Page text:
Ok.. so its a lot later than i promised, but i did mention that i would post some feedback on some of the talks i ended up catching at this years BlackHat. By far the talk that grabbed the most press was the Erratasec talk on Side-Jacking.
Essentially the researchers demonstrated a tool (hamster) that allows an attacker on a shared network (wifi was used as an example, but i guess any shared medium would suffice) to hi-jack users accounts by sniffing their session-ids.
The confusing thing about the talk (other than the fact that in discussions about it, people seem to completely confuse the concepts of a cookie, a session, a cookie-expiry, a session-timeout and other basic HTTP concepts) was the crowd reaction to it. People were amazed and clapped loudly as Robert Graham “impersonated” some other user whos session-id he captured.
It felt a little surreal to see the number of people who were visibly shaken at the thought that a person who captured their session-id could impersonate them. This is something we have been teaching in our Hacking by Numbers course since 2000 and has had a solution (use SSL) for longer than time (internet time at any rate).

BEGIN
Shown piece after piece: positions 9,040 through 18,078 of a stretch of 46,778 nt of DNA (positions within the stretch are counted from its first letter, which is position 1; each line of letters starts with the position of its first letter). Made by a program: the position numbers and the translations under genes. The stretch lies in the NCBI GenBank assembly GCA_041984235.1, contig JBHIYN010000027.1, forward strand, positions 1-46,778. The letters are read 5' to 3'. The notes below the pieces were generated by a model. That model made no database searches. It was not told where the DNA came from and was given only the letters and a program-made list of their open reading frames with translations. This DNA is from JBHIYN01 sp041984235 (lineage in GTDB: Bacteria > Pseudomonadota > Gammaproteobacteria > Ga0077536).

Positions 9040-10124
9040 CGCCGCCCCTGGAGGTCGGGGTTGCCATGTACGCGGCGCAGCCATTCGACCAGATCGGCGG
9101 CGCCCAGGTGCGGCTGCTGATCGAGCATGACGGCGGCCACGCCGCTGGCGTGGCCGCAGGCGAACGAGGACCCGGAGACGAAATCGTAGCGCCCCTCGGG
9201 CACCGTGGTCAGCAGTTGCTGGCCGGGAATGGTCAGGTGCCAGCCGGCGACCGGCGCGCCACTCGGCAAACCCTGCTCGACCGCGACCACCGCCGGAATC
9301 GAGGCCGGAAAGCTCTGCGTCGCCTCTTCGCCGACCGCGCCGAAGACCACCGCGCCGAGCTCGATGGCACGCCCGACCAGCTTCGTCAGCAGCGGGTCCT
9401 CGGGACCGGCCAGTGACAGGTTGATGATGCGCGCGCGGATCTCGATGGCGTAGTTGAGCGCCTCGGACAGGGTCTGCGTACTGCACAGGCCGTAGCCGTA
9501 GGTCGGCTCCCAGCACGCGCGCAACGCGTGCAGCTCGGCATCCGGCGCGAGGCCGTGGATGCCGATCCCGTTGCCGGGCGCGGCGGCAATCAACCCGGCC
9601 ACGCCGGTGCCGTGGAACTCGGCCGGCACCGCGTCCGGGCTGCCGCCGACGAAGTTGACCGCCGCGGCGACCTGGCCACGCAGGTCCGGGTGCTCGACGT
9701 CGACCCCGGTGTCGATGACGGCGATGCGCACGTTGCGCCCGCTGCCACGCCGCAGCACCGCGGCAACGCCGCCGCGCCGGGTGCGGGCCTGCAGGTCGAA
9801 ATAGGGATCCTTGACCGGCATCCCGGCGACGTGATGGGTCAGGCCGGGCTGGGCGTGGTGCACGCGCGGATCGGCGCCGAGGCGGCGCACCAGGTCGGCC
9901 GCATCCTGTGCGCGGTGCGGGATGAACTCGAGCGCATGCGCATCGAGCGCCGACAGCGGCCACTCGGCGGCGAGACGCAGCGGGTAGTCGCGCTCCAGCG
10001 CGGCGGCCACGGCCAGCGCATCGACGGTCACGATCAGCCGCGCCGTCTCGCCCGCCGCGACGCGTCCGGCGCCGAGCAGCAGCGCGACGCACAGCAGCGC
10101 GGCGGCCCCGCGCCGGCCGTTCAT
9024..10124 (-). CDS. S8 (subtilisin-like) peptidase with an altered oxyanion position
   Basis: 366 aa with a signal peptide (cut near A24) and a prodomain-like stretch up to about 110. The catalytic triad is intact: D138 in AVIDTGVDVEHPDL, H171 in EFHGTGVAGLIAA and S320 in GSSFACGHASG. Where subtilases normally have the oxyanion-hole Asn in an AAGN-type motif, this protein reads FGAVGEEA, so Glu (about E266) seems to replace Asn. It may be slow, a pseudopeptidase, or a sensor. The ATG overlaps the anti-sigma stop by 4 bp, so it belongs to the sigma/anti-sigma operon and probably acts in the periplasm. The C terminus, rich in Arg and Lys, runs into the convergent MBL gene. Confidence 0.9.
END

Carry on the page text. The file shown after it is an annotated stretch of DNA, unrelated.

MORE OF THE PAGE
It was totally confusing to see it being called a “Web 2.0″ problem” (and worse to see “Hamster plus Hotspot equals Web 2.0 meltdown!“, and at a point i even heard “Well Google are ahead with Web 2.0 since they pioneered it with GMail, so they have a fix but other Web 2.0 sites are all broken”. Stealing someone’s session-id on a shared network when SSL is not being used is hardly a Web 2.0 problem…
Of course this didnt stop the press / blogosphere from exploding the story and i believe news of it made non-trade-press too with appearances on BBC & CNN? It truly blew me away, disillusionment++
(To be clear.. this casts no aspersions on the researchers, but the response to essentially an ancient problem..)
At a point, Robert did his demo live on stage.. which made me wonder if his Ferret/Hamster which was going to allow an attacker to exploit Web2.0 sites actually protected itself from other “Web2.0 attacks“.. (it doesn’t.. so essentially if an attacker is running hamster on your wifi connection, you should be able to attack him with about 5 lines of pasted text in a telnet session)(ill post details in a follow up post..)